In yet another sign that Chinese electric-car maker NIO (NYSE:NIO) is perilously low on cash, the company delayed its January payroll while it awaited the proceeds of a debt issue.

Bloomberg reported that NIO's chairman told employees their January paychecks would arrive six days late, on Feb. 14 instead of Feb. 8, because of challenges related to the outbreak of the novel coronavirus (COVID-19). 

But that news follows a disclosure that the company is raising $100 million via an issue of convertible notes that it expected to close on Feb. 10. The timing suggests that NIO didn't have the cash to meet payroll. In probably related news, NIO's January sales were down 11.5% from a year ago.

Taken together, this draws a picture that should worry investors. Here's what we know.

A blue NIO ES6, an upscale electric crossover SUV.

NIO sold just 105 of its flagship ES8 SUVs in January. Image source: NIO Inc.

About that $100 million raise

On Feb. 6, NIO announced that it had placed a total of $100 million in convertible notes with two "unaffiliated Asia based investment funds," in deals that it expected to close on or about Feb. 10. 

The notes mature in a year, but they don't pay interest. Instead, after six months, they can be converted into NIO shares at a rate of $3.07 per share. 

NIO's American depositary shares closed at $4.08 on Feb. 6.

About the payroll delay

Bloomberg reported that NIO's chairman and CEO, William Li, told employees that the company would pay January salaries six days late -- on Feb. 14 instead of Feb. 8 -- because of difficulties related to the outbreak of COVID-19 in China. 

Li also encouraged employees to take their annual bonuses in restricted stock units instead of cash. 

About NIO's January sales results

On Feb. 10, NIO said that it delivered 1,598 vehicles in January, down 11.5% from the year-ago month. It attributed the decline to the earlier timing of the Chinese New Year holiday in 2020 versus 2019, exacerbated because the holiday break was extended due to the coronavirus outbreak.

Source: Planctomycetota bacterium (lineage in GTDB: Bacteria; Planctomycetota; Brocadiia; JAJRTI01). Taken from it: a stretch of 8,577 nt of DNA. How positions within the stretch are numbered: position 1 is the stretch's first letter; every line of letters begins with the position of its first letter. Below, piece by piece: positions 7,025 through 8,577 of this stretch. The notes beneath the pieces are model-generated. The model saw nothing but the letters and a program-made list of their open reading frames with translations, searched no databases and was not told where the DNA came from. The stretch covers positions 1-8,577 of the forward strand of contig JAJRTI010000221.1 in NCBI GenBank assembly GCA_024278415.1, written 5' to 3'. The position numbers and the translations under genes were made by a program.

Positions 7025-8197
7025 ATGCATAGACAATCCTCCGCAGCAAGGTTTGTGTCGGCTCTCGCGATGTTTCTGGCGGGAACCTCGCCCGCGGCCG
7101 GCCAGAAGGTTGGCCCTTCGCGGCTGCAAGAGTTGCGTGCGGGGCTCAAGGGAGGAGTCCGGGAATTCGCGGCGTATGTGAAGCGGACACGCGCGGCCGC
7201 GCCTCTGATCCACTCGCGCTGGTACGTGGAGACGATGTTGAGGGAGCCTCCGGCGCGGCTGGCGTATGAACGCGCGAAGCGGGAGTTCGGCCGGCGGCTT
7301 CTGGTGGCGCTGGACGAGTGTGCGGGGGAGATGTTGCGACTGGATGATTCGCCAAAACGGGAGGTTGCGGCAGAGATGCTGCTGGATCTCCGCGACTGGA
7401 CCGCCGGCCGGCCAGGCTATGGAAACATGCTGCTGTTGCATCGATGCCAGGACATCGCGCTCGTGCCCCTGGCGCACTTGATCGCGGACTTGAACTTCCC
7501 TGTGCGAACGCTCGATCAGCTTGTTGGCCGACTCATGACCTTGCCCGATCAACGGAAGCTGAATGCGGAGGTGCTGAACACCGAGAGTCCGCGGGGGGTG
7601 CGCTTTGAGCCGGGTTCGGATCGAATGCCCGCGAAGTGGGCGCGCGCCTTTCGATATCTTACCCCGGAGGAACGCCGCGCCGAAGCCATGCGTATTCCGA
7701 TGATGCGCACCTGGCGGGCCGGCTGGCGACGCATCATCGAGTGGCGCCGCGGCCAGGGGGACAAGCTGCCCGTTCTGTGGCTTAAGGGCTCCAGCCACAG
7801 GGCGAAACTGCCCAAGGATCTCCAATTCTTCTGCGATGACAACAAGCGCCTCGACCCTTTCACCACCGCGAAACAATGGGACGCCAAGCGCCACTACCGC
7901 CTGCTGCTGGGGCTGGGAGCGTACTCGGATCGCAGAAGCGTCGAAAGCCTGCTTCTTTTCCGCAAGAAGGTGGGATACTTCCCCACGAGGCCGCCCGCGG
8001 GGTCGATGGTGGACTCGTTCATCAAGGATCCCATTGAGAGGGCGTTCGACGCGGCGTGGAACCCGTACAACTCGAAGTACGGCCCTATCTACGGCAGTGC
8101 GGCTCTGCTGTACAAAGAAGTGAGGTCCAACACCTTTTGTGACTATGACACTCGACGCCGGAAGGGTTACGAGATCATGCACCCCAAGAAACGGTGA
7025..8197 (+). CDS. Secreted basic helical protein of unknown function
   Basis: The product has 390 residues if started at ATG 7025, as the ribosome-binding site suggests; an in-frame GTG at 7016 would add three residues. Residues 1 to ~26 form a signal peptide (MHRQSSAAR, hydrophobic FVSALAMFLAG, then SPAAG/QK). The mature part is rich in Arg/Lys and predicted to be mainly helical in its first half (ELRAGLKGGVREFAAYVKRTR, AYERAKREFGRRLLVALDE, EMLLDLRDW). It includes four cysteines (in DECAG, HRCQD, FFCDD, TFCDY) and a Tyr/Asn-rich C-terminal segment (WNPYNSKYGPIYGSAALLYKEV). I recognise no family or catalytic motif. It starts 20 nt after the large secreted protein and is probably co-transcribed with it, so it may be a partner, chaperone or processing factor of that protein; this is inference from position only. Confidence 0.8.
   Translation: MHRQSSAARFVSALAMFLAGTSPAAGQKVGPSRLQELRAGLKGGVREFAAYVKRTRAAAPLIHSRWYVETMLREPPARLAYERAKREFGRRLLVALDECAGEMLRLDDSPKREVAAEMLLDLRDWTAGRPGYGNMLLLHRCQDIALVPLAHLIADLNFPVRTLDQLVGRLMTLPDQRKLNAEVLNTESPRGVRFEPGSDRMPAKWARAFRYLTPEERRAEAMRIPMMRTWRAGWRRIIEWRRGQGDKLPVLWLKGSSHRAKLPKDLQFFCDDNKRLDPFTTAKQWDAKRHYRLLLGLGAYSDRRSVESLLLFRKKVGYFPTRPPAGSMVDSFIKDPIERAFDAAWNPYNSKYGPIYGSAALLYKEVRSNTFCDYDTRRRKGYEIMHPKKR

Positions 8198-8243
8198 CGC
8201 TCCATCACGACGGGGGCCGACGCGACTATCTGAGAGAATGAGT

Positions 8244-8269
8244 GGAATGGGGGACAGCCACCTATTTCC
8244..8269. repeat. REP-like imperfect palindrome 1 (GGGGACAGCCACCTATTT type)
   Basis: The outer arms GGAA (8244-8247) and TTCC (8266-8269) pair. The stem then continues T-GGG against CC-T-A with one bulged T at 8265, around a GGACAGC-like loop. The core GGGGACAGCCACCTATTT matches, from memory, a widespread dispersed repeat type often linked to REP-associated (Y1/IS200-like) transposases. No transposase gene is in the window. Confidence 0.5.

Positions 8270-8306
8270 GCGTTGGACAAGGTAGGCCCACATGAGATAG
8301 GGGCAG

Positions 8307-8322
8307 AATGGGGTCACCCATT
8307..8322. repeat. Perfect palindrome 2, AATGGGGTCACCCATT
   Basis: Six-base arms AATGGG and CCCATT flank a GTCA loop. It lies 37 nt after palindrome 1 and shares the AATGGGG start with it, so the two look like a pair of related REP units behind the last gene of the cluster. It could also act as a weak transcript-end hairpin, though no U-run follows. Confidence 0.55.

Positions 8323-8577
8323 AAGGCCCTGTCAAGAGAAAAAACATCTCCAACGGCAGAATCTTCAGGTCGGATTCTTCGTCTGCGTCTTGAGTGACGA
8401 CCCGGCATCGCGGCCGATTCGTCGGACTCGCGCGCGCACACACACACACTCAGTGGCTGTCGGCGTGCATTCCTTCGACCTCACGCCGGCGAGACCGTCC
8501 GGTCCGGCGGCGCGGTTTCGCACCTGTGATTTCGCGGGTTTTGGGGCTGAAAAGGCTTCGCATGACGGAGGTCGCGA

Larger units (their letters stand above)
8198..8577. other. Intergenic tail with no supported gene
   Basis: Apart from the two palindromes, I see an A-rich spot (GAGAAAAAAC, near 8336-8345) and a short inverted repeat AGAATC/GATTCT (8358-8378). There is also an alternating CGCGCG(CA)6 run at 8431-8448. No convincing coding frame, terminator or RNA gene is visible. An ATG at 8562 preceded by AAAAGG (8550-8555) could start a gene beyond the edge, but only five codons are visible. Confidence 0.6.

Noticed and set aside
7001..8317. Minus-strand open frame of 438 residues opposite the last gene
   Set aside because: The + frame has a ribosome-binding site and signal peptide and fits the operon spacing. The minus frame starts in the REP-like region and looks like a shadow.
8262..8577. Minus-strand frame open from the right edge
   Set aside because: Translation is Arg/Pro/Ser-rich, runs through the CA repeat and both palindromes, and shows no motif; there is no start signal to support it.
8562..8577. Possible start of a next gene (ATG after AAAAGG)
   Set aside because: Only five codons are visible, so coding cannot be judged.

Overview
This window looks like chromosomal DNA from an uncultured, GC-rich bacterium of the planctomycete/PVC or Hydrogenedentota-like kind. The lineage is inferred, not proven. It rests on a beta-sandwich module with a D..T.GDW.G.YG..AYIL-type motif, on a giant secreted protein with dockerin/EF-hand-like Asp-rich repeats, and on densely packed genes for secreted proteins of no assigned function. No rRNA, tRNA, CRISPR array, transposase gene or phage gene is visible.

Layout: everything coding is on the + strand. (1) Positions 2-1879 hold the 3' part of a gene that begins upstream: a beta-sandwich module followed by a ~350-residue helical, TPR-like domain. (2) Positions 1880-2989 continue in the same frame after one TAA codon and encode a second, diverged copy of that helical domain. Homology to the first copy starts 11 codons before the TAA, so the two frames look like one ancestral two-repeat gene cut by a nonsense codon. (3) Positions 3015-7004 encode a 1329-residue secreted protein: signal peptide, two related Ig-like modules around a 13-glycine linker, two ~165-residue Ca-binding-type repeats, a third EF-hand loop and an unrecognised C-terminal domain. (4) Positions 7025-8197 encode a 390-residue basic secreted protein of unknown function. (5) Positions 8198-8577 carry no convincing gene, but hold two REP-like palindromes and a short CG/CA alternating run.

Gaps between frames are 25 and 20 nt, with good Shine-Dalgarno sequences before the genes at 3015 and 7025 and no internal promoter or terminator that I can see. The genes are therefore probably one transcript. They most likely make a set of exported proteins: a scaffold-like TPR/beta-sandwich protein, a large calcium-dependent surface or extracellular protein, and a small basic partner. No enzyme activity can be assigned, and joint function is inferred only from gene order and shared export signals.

That's a reasonable explanation for the decline, and not something that should ordinarily worry investors. But if NIO was counting on the cash from a good January to make payroll in early February, it might have been caught short. 

Add it up: NIO is almost out of cash

Let's review the timeline:

  • NIO announced the convertible placement on Feb. 6, two days before payroll was due.
  • NIO told employees that January paychecks would be delayed from Feb. 8 to Feb. 14.
  • The convertible deal was expected to close on or about Feb. 10. 

We also know that NIO has been trying to arrange financing for months, that at least a couple of financing deals fell through, and that it had just $274.3 million in cash remaining as of Sept. 30, down from $1.123 billion at the end of March. 

Long story short: I think NIO found itself in an acute cash crunch and needed to do a quick financing deal in order to make payroll. A disappointing January sales result may have exacerbated the situation. Auto investors eyeing NIO's stock should proceed very carefully.